Sports
Javelina - often overlooked game animal
By Luke Clayton
Feb 18, 2018
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Vera, Texas - If you’ve never visited the “Cedar Breaks” county of North Texas up in Knox County, you have missed some of the most spectacular views that Texas has to offer; also, some of the best hunting!  I first discovered this area while on a deer hunt at Ranger Creek Ranch a couple of decades ago and, since this first visit, I find myself drawn like metal shavings to a magnet to this awesomely rugged country that is rich in game and history.

When quizzed by folks from out of state looking for a true “Texas” hunting experience, I suggest they plan a hunt for deer, turkey, quail or wild hogs at Ranger Creek.  Javelina, the toothy little “brush pig” native to Arizona, New Mexico and South Texas are also plentiful on the ranch, thanks to a stocking back in the '60s on the famous Waggoner Ranch which shares a common property line with Ranger Creek. Before the Javelina were released, culvert pipes were buried to provide shelter for the animals during periods of severe cold.

I’m told in the early days, there was much speculation as to if the desert dwelling critters would survive in North Texas, but survive they did and now they offer many hunters a “close to home” chance at a game animal they previously had to drive long distances to hunt.

Granted, Javelina hunting is not nearly as popular as hunting wild hogs and many hunters confuse the diminutive little “collared peccaries” with wild hogs. But Javelina are not swine, regardless their close resemblance.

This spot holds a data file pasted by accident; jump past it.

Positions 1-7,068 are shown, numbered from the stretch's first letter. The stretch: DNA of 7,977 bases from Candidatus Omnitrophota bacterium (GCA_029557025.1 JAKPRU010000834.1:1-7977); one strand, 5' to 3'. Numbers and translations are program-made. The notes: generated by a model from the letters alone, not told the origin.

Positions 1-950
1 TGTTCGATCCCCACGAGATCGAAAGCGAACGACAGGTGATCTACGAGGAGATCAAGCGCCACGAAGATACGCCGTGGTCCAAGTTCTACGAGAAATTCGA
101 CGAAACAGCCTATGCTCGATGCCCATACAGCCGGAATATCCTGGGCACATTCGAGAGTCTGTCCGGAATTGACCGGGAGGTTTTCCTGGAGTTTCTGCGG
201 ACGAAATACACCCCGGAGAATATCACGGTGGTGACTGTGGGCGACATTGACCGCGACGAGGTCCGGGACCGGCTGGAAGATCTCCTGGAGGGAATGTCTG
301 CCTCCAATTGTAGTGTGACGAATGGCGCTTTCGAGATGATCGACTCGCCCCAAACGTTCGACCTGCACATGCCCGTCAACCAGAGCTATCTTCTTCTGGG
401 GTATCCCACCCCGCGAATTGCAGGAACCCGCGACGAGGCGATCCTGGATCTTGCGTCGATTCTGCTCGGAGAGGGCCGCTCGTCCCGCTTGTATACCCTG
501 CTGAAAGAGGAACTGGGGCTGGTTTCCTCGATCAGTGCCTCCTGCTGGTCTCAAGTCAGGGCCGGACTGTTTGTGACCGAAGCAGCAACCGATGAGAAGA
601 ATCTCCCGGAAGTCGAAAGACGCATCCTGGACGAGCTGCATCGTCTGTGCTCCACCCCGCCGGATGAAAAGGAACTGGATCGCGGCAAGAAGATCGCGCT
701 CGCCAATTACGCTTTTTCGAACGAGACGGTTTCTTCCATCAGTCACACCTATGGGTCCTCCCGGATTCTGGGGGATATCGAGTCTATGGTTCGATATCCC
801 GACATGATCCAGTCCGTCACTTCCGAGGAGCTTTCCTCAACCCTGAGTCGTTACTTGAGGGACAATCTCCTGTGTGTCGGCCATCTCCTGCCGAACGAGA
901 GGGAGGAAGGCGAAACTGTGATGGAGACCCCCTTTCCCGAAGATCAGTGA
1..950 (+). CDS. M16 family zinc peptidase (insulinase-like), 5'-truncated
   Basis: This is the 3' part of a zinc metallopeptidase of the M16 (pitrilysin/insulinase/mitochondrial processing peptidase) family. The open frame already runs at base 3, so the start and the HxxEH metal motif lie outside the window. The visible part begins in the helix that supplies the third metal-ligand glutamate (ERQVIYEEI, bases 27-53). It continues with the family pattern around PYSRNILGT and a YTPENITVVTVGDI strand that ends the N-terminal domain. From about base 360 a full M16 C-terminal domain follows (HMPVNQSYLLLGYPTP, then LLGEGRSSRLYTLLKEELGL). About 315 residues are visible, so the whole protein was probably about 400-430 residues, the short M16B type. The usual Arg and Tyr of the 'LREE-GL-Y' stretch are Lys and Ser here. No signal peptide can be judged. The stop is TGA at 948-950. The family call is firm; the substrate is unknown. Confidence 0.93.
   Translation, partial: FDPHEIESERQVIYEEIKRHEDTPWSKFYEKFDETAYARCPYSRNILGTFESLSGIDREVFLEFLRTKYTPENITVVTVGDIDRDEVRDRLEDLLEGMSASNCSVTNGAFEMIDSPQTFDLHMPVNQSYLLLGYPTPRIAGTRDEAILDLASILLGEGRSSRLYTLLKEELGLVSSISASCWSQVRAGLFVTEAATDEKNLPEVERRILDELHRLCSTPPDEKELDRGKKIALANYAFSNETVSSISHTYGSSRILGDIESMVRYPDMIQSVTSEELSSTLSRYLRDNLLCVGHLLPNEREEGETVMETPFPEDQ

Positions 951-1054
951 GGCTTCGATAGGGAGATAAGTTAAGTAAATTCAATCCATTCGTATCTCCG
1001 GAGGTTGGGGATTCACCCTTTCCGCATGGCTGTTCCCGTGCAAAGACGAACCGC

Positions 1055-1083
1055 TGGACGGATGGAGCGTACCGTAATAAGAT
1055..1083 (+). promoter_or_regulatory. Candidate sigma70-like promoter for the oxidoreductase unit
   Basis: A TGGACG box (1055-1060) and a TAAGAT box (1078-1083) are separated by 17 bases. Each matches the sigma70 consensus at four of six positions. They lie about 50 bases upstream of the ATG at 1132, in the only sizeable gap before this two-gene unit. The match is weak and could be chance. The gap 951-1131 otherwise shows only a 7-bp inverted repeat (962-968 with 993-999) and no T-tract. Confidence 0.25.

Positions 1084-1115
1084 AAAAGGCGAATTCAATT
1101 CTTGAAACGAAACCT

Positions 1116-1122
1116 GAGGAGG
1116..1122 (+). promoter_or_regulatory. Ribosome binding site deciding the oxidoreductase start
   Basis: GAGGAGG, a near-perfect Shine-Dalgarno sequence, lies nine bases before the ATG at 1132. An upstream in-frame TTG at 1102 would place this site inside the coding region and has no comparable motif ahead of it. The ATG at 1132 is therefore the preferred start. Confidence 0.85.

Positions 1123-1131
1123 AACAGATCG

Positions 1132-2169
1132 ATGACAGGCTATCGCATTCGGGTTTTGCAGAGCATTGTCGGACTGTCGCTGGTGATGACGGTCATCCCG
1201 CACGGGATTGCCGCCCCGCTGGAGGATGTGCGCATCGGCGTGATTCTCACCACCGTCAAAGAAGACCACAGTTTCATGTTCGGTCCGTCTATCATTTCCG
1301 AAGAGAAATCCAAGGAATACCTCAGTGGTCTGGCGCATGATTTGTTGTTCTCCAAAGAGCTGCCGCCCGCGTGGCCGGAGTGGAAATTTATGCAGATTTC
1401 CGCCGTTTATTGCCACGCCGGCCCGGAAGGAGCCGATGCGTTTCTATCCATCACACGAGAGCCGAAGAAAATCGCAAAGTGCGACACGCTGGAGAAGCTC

In my opinion, Javelina are the perfect bow-hunting game animal. They often travel in herds of eight to twelve and are relatively easy to stalk within bow range of, providing the hunter watches the wind closely and approaches from downwind.

This past week my longtime friend Ranell Scott, owner of Ranger Creek Ranch, invited me down for a Javelina hunt and another good friend, Jeff Rice who is also a “rabid” bow hunter, joined me. Jeff is one of the best bowhunters I know, with a passion for hunting hogs on his Buck and Bass Ranch in East Texas, but his experience with javelina was limited. When I told him about how much fun the critters were to hunt from the ground, stalking rather than stand hunting, always ready for a hunting challenge, Jeff was all in!

Javelina can be tough to locate in the big, rough Cedar Break country but thanks to their affinity for corn, it’s not difficult to concentrate the animals. “Corning” the ranch roads is best way to get the animals out of the thick cover when they can be seen and stalked. The accepted method is to sparsely sprinkle corn out of the back of a truck along the ranch roads in areas known to hold javelina. The trick is to corn long stretches of road and then, usually during the morning or late afternoon hours, walk the roads, using binoculars to spot animals that are pulled out of the brush by the alluring smell of the golden kernels. Javelina can’t see very well, but they have an exceptional nose and once they smell corn, they make a beeline for the road. A few days before our hunt, Ryan Dwyer, the head guide at Ranger Creek, had been corning the roads in a remote area on the western side of the ranch.